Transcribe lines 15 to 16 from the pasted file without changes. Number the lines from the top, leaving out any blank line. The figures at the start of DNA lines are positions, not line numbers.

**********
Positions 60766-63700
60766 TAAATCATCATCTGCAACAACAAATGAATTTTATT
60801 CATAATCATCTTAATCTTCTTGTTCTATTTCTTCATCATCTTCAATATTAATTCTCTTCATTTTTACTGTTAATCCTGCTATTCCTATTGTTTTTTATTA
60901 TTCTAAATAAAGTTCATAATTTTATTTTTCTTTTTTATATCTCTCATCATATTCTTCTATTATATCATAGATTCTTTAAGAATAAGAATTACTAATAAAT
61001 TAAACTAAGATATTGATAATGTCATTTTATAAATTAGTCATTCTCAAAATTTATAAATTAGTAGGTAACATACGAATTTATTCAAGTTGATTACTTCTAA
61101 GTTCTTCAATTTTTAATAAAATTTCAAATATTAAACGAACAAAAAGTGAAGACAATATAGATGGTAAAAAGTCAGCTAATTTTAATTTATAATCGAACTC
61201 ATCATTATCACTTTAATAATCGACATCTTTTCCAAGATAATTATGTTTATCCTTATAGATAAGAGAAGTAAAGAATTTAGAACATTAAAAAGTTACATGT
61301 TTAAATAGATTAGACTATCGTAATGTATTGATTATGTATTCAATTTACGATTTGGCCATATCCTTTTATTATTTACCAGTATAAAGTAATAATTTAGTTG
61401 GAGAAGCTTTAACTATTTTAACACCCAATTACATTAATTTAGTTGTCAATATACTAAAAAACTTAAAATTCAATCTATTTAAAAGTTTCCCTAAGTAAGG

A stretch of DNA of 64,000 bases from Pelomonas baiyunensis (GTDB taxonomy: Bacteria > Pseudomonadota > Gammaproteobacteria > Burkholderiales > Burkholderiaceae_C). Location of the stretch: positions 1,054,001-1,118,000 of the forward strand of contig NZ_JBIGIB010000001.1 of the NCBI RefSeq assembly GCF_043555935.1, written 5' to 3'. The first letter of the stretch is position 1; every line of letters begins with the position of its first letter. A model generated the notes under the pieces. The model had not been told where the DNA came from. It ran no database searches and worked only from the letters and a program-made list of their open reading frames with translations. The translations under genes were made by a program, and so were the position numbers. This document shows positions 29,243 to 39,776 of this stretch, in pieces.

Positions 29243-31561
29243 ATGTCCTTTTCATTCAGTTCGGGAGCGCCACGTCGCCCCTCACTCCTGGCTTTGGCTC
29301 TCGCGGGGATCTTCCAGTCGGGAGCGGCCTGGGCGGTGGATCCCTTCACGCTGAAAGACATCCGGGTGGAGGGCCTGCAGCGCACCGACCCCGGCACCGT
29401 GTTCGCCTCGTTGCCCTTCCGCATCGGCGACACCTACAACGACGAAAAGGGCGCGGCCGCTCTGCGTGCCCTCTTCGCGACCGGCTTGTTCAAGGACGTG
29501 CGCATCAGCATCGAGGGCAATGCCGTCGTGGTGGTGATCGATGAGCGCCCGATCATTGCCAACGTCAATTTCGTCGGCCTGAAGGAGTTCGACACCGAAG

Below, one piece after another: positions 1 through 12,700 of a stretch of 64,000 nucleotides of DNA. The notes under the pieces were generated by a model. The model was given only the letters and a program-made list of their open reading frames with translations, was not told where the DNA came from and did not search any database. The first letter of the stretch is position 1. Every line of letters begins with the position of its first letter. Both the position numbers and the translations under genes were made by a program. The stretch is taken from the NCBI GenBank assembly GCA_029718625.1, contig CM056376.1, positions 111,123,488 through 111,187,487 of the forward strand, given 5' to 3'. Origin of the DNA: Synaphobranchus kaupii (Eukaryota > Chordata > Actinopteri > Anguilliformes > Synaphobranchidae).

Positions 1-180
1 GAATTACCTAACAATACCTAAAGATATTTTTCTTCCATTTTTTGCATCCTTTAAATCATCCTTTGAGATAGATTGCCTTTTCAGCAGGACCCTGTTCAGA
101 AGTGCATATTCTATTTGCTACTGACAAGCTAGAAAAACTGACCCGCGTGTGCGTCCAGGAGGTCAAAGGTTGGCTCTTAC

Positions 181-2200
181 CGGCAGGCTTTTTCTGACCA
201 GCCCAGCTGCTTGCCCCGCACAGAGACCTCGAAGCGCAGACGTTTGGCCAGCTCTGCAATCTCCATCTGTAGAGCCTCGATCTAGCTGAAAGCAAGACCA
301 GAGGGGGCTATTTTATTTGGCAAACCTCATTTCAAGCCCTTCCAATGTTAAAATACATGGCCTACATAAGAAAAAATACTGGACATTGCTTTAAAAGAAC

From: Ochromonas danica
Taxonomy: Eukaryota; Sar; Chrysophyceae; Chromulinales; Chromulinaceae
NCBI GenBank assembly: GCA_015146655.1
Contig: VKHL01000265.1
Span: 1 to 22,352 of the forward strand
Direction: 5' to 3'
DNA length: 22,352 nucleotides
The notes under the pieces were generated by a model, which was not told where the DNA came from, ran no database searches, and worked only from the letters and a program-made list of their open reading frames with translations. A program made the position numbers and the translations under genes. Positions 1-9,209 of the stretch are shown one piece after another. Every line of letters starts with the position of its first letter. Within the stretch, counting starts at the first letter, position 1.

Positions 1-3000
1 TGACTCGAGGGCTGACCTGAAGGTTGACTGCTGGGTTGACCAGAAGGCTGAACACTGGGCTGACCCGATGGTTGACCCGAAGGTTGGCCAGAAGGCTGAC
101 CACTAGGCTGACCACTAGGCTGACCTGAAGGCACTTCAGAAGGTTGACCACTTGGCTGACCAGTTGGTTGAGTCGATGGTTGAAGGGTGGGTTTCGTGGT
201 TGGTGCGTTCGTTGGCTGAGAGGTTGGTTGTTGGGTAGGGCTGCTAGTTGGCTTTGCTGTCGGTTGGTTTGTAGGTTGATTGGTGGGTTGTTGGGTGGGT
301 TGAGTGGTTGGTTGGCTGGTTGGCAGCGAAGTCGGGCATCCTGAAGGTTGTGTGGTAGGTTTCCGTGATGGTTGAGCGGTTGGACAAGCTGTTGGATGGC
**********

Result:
29501 CGCATCAGCATCGAGGGCAATGCCGTCGTGGTGGTGATCGATGAGCGCCCGATCATTGCCAACGTCAATTTCGTCGGCCTGAAGGAGTTCGACACCGAAG

Below, one piece after another: positions 1 through 12,700 of a stretch of 64,000 nucleotides of DNA. The notes under the pieces were generated by a model. The model was given only the letters and a program-made list of their open reading frames with translations, was not told where the DNA came from and did not search any database. The first letter of the stretch is position 1. Every line of letters begins with the position of its first letter. Both the position numbers and the translations under genes were made by a program. The stretch is taken from the NCBI GenBank assembly GCA_029718625.1, contig CM056376.1, positions 111,123,488 through 111,187,487 of the forward strand, given 5' to 3'. Origin of the DNA: Synaphobranchus kaupii (Eukaryota > Chordata > Actinopteri > Anguilliformes > Synaphobranchidae).